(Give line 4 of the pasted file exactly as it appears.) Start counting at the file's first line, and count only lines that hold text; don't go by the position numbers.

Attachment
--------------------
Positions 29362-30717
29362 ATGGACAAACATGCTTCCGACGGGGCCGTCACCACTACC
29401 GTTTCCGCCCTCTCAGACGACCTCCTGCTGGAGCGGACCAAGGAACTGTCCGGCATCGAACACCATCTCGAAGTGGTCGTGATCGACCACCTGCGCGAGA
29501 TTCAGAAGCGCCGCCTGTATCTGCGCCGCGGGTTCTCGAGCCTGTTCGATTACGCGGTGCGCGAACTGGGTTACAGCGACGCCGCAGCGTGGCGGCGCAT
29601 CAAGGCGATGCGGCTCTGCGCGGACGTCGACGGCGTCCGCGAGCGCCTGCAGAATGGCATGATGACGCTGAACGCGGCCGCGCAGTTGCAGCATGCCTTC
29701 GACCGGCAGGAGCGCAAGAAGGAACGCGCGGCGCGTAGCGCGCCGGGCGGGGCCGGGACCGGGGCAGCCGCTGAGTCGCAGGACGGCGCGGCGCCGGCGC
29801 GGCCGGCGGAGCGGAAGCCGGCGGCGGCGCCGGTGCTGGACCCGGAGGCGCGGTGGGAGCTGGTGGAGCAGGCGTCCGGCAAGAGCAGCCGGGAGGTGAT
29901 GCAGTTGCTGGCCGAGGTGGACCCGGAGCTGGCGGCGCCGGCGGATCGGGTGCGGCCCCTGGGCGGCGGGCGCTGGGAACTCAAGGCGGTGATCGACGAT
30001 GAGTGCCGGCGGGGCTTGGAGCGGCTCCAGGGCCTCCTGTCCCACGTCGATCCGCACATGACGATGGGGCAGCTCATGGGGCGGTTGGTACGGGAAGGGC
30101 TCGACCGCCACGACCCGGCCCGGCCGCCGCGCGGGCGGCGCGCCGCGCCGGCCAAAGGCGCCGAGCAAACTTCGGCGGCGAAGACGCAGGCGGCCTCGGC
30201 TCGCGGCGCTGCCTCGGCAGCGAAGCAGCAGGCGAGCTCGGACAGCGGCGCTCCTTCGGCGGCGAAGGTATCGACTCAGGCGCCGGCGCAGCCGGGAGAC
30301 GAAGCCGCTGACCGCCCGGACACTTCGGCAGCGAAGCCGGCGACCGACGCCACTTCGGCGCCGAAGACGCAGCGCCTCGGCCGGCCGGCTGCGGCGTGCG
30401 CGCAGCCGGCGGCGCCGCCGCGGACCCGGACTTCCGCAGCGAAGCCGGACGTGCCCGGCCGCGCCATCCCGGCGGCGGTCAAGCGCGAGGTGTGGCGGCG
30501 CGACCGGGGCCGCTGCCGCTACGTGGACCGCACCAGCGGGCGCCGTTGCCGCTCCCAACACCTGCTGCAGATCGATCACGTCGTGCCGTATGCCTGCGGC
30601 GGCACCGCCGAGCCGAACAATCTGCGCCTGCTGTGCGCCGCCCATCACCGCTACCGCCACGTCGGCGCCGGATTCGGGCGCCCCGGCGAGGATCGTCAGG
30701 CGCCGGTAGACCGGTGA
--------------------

29501 TTCAGAAGCGCCGCCTGTATCTGCGCCGCGGGTTCTCGAGCCTGTTCGATTACGCGGTGCGCGAACTGGGTTACAGCGACGCCGCAGCGTGGCGGCGCAT